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A few reviews
Wild Wonderful Whites of West Virginia - 2009 - 2/10 or 9/10

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Long awaited sequel to Dancing Outlaw, which made an unlikely cult star out of Appalachian mountain man, tap steppin', Jesco White.
This time out, the whole clan is featured.
Cussing, fighting, breeding, shooting, stabbing, nudity - male and female.
Will thrill fans and horrify the unwary.
Page Eight - 2011 - 6/10

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First part of espionage chessmatch.
Bill Nighy plays Johnny Worricker, career intelligence analyst.
His boss reminds him to focus on another “the usual classified report.”
One brief sentence on page eight reveals a hitherto hidden piece of rot.
Then all the pieces begin to shift, cover, blame.
Also with Michael Gambon, Rachel Weisz, Ralph Fiennes, Judy Davis.
Turks & Caicos - 2014 - 6/10

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Second part of Johnny Worricker spy chase.
More secrets begin to surface, making a fall guy essential and inevitable.
Worricker slips to the Caribbean isles of Turks & Caicos, encounters characters both shady and sinister.
As in the earlier film, very limited action, the plot comes through dialogue and observation.
Another powerhouse cast with Christopher Walken, Winona Ryder, Helena Bonham Carter, Rupert Graves.
Salting The Battlefield - 2014 - 6/10

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Finale of the Worricker espionage trilogy.
Nighy’s character continues to elude, while releasing “innocent” data to press outlets.
Shifting locations, replacement cellphones, and unlikely allies notwithstanding, the mesh tightens.
Omnipresent cameras and GPS tracking prove double edged. Stakes are career ending.
Great series for adults. Cynical, intelligent, sharp. Not one shooting or explosion through three films.
I watched PAGE EIGHT on Netflix and enjoyed it.

I had no idea it was part of a trilogy?!?

Thanks for the heads up! Will try to track these two sequels down. Smile
"... let's go exploring!" -- CALVIN.
I Used To Be Darker - 2013 - 6/10

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Indie fare, as Northern Irish runaway lass makes her way to aunt & uncle’s home in Baltimore.
The adults, both in late 40s, are splashing toward divorce.
Both were musicians when they were younger. One took the yoke of employment, the other still chases the muse.
Quiet slice film, as the runaway observes the rocky home she had hoped was sanctuary.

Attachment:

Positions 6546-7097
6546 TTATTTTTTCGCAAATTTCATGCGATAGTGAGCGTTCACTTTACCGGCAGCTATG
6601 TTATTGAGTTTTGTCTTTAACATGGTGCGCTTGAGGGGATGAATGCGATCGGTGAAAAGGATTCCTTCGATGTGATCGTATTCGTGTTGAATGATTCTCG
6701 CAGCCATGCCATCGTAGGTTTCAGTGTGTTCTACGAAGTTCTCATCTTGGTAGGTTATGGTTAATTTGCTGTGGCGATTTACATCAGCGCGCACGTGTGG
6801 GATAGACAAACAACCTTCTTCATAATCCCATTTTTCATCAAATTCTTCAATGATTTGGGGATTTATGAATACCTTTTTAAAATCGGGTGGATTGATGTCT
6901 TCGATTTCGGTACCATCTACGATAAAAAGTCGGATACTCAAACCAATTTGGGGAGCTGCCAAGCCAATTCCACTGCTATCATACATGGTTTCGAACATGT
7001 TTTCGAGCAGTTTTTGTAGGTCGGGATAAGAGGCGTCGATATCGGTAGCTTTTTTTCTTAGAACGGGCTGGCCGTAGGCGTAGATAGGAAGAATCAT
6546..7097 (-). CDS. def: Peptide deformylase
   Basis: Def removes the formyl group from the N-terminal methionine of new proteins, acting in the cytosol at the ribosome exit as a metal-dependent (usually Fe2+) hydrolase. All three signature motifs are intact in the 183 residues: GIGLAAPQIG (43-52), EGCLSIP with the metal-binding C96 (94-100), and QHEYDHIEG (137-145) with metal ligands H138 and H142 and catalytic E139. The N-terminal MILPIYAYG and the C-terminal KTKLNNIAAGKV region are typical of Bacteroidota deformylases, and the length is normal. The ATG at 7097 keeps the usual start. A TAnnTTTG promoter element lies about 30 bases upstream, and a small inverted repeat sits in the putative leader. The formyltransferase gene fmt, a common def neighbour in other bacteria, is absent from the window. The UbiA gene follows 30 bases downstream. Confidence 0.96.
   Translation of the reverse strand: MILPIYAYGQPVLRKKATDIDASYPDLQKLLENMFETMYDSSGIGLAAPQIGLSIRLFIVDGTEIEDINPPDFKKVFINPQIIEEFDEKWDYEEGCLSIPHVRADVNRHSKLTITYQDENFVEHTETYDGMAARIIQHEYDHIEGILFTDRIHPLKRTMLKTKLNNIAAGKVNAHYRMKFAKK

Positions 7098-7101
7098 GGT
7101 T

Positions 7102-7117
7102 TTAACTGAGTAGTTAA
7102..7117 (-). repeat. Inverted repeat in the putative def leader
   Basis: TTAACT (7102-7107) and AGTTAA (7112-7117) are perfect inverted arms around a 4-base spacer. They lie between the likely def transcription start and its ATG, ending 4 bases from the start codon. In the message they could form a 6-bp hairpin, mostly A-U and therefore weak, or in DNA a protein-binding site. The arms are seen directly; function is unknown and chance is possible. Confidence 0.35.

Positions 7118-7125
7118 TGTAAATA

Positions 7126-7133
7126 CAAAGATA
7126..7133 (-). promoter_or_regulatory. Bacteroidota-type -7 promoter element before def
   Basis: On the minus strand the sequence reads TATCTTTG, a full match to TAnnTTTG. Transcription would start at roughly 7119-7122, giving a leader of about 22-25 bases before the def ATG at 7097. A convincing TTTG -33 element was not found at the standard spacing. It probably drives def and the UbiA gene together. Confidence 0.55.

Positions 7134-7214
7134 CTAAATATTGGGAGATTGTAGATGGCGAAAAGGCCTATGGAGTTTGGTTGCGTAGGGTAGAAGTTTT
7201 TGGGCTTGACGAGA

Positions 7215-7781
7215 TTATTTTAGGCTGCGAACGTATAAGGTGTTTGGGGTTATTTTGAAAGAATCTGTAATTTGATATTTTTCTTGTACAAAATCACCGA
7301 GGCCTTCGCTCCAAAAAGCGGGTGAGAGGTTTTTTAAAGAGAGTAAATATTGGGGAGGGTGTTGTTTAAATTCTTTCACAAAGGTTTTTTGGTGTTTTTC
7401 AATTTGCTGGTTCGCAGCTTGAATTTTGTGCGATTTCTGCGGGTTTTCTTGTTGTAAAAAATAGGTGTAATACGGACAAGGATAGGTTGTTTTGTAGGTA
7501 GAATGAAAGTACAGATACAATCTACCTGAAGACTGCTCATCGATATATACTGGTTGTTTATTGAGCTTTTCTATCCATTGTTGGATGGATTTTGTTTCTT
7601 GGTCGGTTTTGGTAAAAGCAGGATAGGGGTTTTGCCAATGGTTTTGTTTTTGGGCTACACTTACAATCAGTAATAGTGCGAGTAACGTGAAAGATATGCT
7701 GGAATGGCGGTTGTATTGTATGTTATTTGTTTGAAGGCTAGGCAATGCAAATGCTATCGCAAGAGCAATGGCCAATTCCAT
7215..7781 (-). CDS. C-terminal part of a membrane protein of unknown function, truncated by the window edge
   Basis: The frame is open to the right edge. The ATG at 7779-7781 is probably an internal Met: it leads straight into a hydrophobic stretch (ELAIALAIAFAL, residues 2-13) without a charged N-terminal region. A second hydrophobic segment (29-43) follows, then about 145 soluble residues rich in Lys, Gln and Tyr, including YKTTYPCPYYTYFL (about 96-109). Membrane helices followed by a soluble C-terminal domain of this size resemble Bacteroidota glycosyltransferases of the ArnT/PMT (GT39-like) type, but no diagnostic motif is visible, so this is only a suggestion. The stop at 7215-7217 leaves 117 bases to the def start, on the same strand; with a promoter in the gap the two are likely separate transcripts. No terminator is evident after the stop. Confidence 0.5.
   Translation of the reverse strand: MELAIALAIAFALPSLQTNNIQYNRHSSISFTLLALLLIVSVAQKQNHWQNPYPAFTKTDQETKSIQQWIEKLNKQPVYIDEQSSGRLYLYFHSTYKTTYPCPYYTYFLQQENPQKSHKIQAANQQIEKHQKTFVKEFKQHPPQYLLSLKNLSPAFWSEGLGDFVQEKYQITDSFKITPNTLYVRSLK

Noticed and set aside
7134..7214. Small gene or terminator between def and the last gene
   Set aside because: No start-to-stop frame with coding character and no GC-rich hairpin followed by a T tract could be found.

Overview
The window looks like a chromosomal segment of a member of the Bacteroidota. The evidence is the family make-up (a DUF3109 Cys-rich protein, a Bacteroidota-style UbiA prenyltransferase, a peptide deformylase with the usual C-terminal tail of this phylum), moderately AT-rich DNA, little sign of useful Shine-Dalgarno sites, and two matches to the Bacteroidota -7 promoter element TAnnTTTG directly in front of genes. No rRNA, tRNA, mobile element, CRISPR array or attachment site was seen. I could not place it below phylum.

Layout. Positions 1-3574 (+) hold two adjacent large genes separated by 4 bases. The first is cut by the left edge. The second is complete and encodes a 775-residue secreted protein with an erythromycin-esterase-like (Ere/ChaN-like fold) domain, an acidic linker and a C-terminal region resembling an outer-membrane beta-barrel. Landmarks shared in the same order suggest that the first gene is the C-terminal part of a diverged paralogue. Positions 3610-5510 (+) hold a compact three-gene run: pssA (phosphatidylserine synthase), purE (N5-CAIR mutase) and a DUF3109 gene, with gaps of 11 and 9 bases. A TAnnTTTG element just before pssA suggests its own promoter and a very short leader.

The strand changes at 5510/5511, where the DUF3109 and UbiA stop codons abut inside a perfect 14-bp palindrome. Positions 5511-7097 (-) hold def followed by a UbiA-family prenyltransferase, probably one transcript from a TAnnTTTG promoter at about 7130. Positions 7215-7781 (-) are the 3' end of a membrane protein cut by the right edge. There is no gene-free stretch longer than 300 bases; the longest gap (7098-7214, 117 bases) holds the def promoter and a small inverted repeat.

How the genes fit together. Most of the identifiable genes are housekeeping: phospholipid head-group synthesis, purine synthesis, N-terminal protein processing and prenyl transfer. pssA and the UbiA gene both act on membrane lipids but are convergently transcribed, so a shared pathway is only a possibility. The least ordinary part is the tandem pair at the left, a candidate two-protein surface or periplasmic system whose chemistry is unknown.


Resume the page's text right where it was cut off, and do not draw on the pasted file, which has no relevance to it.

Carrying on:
Slow, moody, though I did enjoy it.
Inside Llewyn Davis - 2013 - 5/10

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Glorified indie film, overhyped because it hailed from the Coen Brothers.
Early 60s, third rate folkie specializes in depressing downers.
Career going nowhere, he bums from everyone, antagonizes colleagues.
Worse, he’s getting old.
The Coens made a spectacular error early on.
They put a pet - a family cat - in uncertain jeopardy, and left that plot point dangling.
Most of the film, I heard whispers around me, “What about the cat?” “Where’s the cat?” “That cat better be OK.”
People were so distracted they lost focus, and took everyone around them out of the film.
That, and characters kept referring to Grossman, whom anyone who knows a lick about folkie or 60s music assumes to be Albert Grossman, legendary manager. Wrong. So that pissed off know-it-alls.
Misfire. Doesn’t happen often with the Coens.
The Borderlands - 2013 - 5/10

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Horror yarn using the found footage template.
Pair of church techs arrive at tiny parish to substantiate claims of paranormal activity.
Set up recording gear, motion capture triggers, etc ... Investigator priest soon shows.
Most claims are scams, trying to lure media, spike attendance.
First half sluggish, with unsympathetic characters (one being a prime twat).
Accelerates hard at the end.
All handheld. Expect out of focus, jerky pans, dim lit.
Never bought the doc angle for one minute.
Hunky Dory - 2011 - 6/10

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Payback, I suppose, for subjecting my bride to weeks of NCAA basketball.

Minnie Driver as high school drama teacher in 1976 Wales.
Hounding her class to put on the big, end of year, musical show.
Part Glee, part Busby Berkeley “let’s put on a show!”
Scattershot view of pupils, though it does not suffer from the tokenism that plagues Glee.
Interesting mix of tunes, all circa 1976, preponderance of ELO and Bowie (ref title).
Not too schmaltzy, could sit through this without feeling restless.
Austenland - 2013 - 6/10

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Payback continues.

Rom com finds crazed Jane Austen Yank buying a ticket to Regency theme park in England.
Hopes to meet a gentleman of quality.
The experience is based on ability to pay. She goes budget and gets treated accordingly.
Funny, predictable, often cringe worthy, satire of obsession and expectation.
Jane Seymour is the merciless and mercenary proprietress.

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